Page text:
Ezra Taft Benson, Apr 22, 2015

-- Apr 22, 2015
This ends the chronology of the life of Ezra Taft Benson.

Growing up in a 100% LDS farming community in South Eastern Idaho, Ezra Taft Benson learned to work hard, and was immersed in the religious ideals of his family, church and community. He proved to be a successful missionary in England under the leadership of two apostles (Orson Whitney followed by David O McKay). He took on leadership roles including one equivalent to that of a Stake President & zone leader. After his mission he continued his relationship with Flora Smith Amussen, and after she served a mission, they married and had six children. Her goal of having twelve children was cut short when she experienced serious health issues while her husband was away on a second mission in Europe.

Benson faithfully served in church callings and he was eventually called into the Quorum of the Twelve. In his lengthy journal entry for that day, he describes the "shock" he had the day he was called when visiting the Heber J. Grant home. To him, that day had the "greatest significance," as he describes staring into his eyes while holding Heber J. Grant's hands. He said it "seem[ed] like a dream."

When two other apostles expressed reservations about going on a mission to post-WWII Europe to aid members of the church -- Benson (who had the largest and youngest family of the quorum) was called to leave his family and go to Europe. There, he and his assistant/translator spent a frenzied nine months travelling from country to country, coordinating relief shipments and providing encouragement to saints who had been devastated by the war. This left him profoundly changed, as he heard horrific stories and saw the effects of war, mistreatment and starvation. Here, he became an avid enemy of socialism, fascism and communism - after seeing the results Hitler and Stalin's attempts to impose socialism and communism.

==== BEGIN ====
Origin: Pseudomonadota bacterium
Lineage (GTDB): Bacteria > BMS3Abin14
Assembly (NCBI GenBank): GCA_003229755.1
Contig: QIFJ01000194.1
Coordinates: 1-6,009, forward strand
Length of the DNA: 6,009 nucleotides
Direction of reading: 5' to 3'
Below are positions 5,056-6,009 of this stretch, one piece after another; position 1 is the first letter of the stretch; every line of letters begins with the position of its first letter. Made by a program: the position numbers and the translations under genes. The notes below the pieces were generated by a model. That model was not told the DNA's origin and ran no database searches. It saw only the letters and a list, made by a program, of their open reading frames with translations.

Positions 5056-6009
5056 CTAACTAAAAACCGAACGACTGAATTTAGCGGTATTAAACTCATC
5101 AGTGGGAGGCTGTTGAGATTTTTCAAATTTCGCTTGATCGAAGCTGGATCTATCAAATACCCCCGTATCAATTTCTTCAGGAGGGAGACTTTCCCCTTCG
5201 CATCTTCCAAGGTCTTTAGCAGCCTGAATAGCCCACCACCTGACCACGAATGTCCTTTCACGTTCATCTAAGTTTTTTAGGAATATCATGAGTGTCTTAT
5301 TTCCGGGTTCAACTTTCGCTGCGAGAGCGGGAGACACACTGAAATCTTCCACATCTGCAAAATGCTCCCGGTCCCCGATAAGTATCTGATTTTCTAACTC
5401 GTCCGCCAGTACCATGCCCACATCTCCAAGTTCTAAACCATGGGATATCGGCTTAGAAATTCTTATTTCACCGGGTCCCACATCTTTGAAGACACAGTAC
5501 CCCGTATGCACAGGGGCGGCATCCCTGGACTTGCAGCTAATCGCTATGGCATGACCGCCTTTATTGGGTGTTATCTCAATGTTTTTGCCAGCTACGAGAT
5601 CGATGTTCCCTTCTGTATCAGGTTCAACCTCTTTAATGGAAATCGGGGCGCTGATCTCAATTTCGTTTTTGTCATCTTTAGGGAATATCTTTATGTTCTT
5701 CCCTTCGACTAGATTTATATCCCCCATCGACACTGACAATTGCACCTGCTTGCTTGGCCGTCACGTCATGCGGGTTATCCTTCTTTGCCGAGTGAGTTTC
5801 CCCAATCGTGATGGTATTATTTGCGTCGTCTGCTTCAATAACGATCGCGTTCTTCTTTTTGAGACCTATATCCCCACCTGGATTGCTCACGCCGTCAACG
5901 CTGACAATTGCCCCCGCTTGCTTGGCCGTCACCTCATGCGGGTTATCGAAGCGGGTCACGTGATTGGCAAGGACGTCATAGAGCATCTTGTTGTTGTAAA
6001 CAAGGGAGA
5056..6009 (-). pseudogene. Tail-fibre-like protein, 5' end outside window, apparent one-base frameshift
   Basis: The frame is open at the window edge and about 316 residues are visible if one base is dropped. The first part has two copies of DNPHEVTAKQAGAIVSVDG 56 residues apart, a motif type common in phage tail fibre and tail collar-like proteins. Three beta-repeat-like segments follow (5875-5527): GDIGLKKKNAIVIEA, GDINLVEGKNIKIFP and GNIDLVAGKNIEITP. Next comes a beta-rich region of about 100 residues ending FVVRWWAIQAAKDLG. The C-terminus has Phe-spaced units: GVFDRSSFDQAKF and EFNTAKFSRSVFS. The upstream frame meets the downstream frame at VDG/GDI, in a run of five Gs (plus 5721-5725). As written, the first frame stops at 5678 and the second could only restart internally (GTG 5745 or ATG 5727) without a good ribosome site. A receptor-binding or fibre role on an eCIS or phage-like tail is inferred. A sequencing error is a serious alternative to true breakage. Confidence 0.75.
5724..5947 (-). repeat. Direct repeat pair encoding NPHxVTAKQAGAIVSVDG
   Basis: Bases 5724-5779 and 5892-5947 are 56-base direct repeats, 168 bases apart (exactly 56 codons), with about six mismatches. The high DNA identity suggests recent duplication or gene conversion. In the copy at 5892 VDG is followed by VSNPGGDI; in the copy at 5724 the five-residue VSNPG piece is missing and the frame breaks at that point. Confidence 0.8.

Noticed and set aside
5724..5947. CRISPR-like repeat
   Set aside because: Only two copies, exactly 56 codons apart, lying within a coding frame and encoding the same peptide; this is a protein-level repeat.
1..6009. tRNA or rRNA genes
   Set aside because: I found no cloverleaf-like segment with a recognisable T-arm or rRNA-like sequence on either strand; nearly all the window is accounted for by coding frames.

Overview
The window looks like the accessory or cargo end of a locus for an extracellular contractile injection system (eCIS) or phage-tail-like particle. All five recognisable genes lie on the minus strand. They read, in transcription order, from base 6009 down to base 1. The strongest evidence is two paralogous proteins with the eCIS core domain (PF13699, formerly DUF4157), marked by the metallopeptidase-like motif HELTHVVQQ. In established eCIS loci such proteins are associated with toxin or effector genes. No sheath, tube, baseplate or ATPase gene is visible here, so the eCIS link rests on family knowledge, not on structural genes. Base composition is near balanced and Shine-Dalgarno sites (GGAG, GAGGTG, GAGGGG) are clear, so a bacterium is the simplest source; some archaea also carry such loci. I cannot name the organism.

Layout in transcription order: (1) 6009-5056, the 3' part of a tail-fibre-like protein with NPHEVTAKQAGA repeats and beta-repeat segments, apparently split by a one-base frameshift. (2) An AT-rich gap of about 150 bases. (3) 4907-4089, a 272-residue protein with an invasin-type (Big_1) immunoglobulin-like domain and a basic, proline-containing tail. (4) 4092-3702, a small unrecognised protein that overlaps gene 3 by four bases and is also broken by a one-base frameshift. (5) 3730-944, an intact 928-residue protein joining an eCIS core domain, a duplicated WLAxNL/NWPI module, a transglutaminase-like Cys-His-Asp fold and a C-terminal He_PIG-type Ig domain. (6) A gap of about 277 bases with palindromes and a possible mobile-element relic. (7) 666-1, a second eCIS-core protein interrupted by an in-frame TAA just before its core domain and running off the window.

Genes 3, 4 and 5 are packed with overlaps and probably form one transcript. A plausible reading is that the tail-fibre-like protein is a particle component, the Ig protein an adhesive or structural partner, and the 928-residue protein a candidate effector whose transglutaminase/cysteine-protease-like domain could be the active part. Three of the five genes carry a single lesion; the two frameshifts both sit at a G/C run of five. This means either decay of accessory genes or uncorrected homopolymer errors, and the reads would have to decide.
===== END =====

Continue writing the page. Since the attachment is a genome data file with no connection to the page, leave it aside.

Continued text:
After his mission, Benson became an anti-communism crusader and eventually an advocate of the right-wing John Birch society. He adopted and taught their philosophies, seeing communism as an encroachment on freeagency and the gospel. He saw it infiltrating the U.S. in many forms, including the civil rights movement, professors at BYU, and even U.S. President Eisenhower. Benson's rhetoric about freedom in church settings disturbed other moderate church leaders and Latter-day Saints. First Counselor Hugh B. Brown in particular took measures try to control Benson and counter his harsh rhetoric. Eventually Benson was called on another mission to Europe to try to stop his conspiratorial rhetoric. However Benson continued his Birch-related activities after his mission.

Early in life, Benson was a county agricultural agent and then became involved in various farming enterprises which gave him the experience that lead to his invitation to be the secretary of agriculture in the Eisenhower administration. After consulting with David O McKay, Benson accepted the role where he worked towards a free market economy for agricultural goods without government price controlling measures. Benson's pure ideology and non-compromising approach made him unpopular among farmers, who sometimes threw eggs at him. He had limited success in his efforts and eventually the gains he had made were overturned by a democratically controlled congress. Eisenhower appointed Benson as the leader of the secret "Eisenhower Ten" - a group that would run the country in the event of a national catastrophe, but Eisenhower eventually distanced himself from Benson for political reasons. Benson was considered by some to be the most controversial member of Eisenhower's cabinet.

After the Eisenhower presidency, Benson returned to his standard duties as a member of the Quorum of Twelve. When Spencer W. Kimball ascended to the presidency, Benson became the president of his Quorum and eventually the president of the church. He emphasized the traditional role of women, the Book of Mormon and more. As he entered his 90s, he became frail and suffered from age-related mental issues, disappearing from the public sphere during the last years of his presidency.

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LDS History Chronology: Ezra Taft Benson

Mormon History Timeline: the life of Ezra Taft Benson